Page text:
Western Blot Analysis
Cells were lysed in radioimmunoprecipitation assay (RIPA) buffer (Beyotime, Shanghai, China), centrifuged at 12,000 g for 12 min and then heated at 100°C for 7 min. Proteins were separated by SDS-PAGE and blotted onto nitrocellulose membranes (Millipore). The membrane was then blocked using 5% non-fat milk for 1 h and incubated with primary antibodies (1:1000 dilution) overnight at 4 °C. Primary antibodies (Abcam, UK) against the following proteins were used: SASH1, p-Akt, t-Akt and β-actin (all dilution: 1:1000). The gel was then incubated with peroxidase-conjugated anti-rabbit IgG (1:10,000; Abcam). Band intensity was assessed using an enhanced chemiluminescence (Pierce, USA) based on manufacturer protocols.
Cell Proliferation Assay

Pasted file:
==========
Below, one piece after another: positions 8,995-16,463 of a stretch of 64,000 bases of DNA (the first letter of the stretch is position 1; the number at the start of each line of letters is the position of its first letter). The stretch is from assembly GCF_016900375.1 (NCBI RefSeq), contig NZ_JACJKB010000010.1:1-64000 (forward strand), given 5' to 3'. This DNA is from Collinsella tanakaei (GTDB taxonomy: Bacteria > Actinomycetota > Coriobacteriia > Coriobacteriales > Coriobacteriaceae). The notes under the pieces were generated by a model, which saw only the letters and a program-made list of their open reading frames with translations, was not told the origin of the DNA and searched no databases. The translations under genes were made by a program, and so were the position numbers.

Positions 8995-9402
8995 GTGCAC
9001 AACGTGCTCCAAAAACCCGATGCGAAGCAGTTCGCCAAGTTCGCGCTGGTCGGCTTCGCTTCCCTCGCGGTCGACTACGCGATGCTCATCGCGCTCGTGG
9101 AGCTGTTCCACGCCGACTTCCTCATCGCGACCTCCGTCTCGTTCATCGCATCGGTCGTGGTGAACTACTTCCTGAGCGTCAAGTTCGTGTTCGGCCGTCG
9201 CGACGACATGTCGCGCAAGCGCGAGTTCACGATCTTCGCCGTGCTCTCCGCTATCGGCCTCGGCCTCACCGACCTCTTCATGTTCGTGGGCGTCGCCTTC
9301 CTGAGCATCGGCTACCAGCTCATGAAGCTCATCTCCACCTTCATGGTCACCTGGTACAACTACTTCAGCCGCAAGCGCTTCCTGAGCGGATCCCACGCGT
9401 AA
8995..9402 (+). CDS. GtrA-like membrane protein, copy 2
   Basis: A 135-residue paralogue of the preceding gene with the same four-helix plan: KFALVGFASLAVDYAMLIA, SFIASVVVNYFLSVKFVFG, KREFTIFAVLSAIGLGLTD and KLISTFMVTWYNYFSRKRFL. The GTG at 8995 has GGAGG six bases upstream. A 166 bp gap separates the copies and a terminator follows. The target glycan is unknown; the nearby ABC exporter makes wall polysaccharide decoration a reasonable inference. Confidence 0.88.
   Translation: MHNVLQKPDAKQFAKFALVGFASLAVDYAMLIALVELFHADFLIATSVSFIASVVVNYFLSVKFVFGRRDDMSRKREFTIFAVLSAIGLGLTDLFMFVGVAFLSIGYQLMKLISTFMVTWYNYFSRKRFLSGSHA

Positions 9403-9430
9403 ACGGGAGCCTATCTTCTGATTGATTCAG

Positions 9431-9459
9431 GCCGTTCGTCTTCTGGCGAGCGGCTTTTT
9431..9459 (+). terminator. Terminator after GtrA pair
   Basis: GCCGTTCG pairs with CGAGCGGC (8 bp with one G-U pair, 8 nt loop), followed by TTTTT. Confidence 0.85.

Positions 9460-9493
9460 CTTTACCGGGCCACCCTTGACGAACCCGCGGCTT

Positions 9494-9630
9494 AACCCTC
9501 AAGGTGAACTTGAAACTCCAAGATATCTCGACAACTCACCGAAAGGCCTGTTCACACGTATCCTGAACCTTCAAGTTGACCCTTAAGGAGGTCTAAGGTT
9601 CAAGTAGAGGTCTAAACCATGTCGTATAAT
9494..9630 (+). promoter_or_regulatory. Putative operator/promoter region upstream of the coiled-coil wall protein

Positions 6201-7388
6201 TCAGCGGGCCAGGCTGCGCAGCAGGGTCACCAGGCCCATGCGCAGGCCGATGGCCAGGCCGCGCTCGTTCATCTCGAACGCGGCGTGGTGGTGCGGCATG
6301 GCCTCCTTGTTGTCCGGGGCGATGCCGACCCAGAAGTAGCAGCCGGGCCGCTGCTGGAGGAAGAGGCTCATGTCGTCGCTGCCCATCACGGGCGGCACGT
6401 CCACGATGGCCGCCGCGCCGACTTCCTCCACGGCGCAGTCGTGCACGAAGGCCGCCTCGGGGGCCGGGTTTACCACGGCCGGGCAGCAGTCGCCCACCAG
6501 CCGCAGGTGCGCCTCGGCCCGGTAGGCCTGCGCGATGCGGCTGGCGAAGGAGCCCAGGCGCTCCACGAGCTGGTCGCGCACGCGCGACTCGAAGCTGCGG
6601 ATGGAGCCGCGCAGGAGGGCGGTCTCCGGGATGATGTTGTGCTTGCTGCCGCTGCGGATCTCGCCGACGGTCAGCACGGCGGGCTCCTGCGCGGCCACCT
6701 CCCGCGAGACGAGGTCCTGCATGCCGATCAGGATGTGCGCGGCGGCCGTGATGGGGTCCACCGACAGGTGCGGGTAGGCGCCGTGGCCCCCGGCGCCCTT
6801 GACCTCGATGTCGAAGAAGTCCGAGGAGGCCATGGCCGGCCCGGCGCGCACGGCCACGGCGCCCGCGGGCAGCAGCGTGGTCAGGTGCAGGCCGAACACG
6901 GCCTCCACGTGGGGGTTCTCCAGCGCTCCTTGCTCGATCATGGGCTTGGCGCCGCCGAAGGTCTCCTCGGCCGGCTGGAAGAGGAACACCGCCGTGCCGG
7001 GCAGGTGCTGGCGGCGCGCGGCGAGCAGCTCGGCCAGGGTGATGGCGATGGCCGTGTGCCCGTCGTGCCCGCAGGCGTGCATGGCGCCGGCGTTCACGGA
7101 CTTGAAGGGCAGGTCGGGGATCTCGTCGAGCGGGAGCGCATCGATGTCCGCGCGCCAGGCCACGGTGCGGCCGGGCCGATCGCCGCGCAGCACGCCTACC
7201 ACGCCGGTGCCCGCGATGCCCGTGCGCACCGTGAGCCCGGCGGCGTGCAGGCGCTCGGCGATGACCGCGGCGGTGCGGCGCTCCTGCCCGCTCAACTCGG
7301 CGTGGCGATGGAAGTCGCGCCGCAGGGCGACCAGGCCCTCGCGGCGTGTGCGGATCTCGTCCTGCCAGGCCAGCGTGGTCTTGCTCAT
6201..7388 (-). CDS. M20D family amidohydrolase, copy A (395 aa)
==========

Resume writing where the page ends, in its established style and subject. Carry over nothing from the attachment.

SCL-1 and A431 cell lines were cultured in 96-well plates at a density of 5×103 cells/well at 37°C for 72 h. Cell Counting Kit-8 (CCK-8) reagent (10 μL; Roche Diagnostics, Germany) was then added to each well, and the cells were incubated for 2 h. Absorbance was measured at 450 nm using a Thermo FC Microplate Reader (Molecular Devices, Biobase, Japan).
Colony Formation Assay
SCL-1 and A431 cell lines were grown in 6-well culture plates (StemCell Technologies, Canada) at a density of 2×105 cells/well for 7 days until colonies were visible. The culture medium was removed and cells were rinsed three times with phosphate-buffered saline (PBS). The colony was fixed and stained with 0.1% crystal violet (Sigma). The number of colonies was counted under a microscope.
Caspase-3 Activity Assay
Cell apoptosis was assessed by a caspase-3 activity assay kit (Promega, Mannheim, Germany). Briefly, SCL-1 and A431 cells were degraded using 200 μL lysis better (Beyotime, Shanghai, China), then supernatants were recovered after centrifugation and the contents of total protein were detected. The equal amounts of proteins were incubated with 10 μL Ac-DEVD-pNA (2 mM) and 80 μL reaction buffer for 3 h. The absorbance was measured at 405 nm using a Thermo FC Microplate Reader (Molecular Devices, Biobase, Japan).